Oxford Road was the name given to a road running behind the support trenches, from a point west of the village of Wieltje south-eastwards to the Potijze-Zonnebeke road.
Plot I is the original Oxford Road Cemetery and was used by the units fighting on this front from August 1917 to April 1918. In October 1917, another cemetery, known as Oxford Road Cemetery No.2, was started close by and now forms Plot V of the cemetery as it appears today. After the Armistice, Plots II, III and IV were added when scattered graves from the battlefields east and south-east of Ypres (now Ieper) were brought into the cemetery.
There are now 851 Commonwealth casualties of the First World War buried or commemorated in this cemetery. 297 of the burials are unidentified and special memorials commemorate three casualties known to have been buried in the cemetery, but whose graves could not be located.
The cemetery was designed by Sir Reginald Blomfield.
Information from Commonwealth War Graves Commission

Sarah wrote this letter to her sister Emily a month after William’s death.

bill diesbill dies 2

Dear Emily,
Just a few lines to let you know how we are getting on. I hope you are all keeping well as this leaves us so at present. Mum has not been too good but she is better now of course Bill’s death came as a great shock to her as it did to us all.

We got a letter from Char and Jim last Friday and Char asked me to write and tell you that he was alright as he hadn’t time to write. He was just off into the tunnel for four days he says he does not like living in the ground like rabbits as he calls it. Jim was better – he was just off to the base so he is into it long before now. I will not be up for Easter as I thought I would for we are working all day in the Saturday. Another thing Dad is on the night soil and mum would be in the house on her own. And another thing and most important of all I have no dress to wear as Mrs Manning cannot get mine made until after 14th of next month and it is too cold to wear white dresses now Emily you need not bother about getting any wine for us as we have got some coming Mrs Evans sent for three gallons. I say don’t forget about our two sacks of potatoes for we are depending upon them. Mr and Mrs Evans and family are quite well.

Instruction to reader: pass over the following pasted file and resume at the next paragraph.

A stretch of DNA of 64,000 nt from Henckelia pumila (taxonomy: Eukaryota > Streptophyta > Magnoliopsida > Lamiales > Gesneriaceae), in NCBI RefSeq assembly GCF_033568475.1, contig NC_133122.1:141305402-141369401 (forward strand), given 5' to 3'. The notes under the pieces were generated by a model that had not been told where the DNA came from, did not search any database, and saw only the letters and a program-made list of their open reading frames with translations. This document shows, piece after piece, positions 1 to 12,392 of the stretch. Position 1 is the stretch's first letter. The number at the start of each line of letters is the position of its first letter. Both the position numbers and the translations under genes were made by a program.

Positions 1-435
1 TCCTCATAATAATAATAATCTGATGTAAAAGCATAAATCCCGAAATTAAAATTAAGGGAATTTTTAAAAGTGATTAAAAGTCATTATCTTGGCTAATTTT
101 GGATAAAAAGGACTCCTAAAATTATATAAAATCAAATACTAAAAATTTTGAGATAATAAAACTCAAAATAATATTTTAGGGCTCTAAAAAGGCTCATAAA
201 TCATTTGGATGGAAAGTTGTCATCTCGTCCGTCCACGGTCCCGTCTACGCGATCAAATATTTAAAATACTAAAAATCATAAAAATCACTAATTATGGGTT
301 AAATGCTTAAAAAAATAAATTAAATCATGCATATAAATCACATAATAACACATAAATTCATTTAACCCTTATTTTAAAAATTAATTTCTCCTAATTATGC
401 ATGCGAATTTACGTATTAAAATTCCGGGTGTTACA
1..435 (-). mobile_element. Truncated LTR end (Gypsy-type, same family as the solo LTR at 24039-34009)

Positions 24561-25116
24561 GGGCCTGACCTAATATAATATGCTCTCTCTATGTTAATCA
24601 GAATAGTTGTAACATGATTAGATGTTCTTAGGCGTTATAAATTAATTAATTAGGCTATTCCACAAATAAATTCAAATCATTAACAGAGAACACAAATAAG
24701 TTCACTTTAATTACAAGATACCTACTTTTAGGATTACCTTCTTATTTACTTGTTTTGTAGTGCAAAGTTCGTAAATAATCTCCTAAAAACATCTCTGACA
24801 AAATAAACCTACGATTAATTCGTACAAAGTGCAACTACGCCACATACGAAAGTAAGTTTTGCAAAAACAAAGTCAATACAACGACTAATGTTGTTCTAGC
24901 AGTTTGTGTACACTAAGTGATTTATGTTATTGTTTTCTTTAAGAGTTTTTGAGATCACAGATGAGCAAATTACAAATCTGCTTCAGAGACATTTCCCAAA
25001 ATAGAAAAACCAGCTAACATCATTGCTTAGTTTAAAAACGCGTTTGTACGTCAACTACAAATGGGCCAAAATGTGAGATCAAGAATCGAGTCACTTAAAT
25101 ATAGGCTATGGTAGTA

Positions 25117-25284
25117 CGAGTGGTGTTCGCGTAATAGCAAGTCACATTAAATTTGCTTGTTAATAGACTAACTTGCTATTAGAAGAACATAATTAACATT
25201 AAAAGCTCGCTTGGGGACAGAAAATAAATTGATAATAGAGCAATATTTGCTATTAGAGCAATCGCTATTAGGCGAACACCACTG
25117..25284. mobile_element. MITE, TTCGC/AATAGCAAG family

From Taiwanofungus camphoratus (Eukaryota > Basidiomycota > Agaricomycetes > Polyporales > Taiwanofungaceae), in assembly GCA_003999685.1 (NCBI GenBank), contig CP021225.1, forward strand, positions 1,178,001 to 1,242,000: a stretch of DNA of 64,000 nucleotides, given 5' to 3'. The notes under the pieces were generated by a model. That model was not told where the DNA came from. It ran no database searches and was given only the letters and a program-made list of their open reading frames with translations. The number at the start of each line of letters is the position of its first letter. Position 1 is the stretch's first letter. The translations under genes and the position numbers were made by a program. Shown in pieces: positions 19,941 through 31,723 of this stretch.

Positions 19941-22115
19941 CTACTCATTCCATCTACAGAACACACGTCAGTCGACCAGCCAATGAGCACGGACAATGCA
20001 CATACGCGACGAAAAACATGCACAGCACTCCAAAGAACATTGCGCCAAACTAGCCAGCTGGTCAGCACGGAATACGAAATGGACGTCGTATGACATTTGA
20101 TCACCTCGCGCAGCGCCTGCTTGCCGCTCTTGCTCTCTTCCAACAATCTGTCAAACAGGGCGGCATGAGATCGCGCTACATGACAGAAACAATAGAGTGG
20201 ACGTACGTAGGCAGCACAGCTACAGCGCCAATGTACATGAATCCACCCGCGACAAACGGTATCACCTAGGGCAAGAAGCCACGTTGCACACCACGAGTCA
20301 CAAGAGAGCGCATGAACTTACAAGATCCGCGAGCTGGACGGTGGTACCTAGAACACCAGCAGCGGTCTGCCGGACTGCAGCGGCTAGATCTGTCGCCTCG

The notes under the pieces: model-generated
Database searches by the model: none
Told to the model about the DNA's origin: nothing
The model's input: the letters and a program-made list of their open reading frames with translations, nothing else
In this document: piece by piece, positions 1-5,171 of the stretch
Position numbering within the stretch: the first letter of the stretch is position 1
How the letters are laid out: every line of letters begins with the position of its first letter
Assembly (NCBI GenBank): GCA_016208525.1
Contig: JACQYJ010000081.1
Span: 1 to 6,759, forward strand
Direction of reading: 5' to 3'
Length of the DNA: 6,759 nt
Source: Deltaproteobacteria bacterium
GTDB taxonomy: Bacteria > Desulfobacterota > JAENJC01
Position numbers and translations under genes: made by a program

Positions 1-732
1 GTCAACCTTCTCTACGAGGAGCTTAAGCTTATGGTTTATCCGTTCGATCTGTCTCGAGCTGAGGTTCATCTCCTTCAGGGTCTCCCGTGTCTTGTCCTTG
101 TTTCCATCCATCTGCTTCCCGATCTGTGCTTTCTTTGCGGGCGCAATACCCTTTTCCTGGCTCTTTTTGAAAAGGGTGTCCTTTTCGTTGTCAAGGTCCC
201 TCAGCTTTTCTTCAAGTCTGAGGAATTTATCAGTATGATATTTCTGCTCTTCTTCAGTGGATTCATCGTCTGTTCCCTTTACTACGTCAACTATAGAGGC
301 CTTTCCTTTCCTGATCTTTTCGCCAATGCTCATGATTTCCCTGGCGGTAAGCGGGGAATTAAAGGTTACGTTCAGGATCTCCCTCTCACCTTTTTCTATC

How is uncle Dave doing Mrs Evans wants to know. I hope his toothache is better. Well I think this is all as it is ten o’clock and bed time so I will close with love from all. Give my love to Jack.

From Sarah

Please give my love to Max and Squig.

Several years after the war ended Mary and John Wilson received a bronze “Next of Kin Memorial Plaque”. These plaques were issued to the named next of kin in a deceased soldier’s Service Record. Over 1,000,000 plaques were produced. All those who died between 4th August 1914 and 30th April 1919 whilst in military service in the battlegrounds of the theatres of war and in the Dominions, as a result of sickness, suicide or accidents in the Home Establishments, or as a result of wounds incurred during their time in military service were commemorated on a plaque and a scroll.

william war medal william war letter

If you’d like to read William’s New Zealand Defence Force personnel record just click the following link. William Wilson Military Records

My Dad tells me that his grandmother (Emily Wilson) told him that she would never say goodbye to anybody because she’d said goodbye to her younger brother when he went to war and he never came back. Dad would hear her say “see you later” or “cheerio” but never goodbye – until the day in 1960 that she was taken from her home at Whangarata to hospital. On that day she said to him “Goodbye Bill”. She died in hospital on 29th October 1960 – aged 80 years.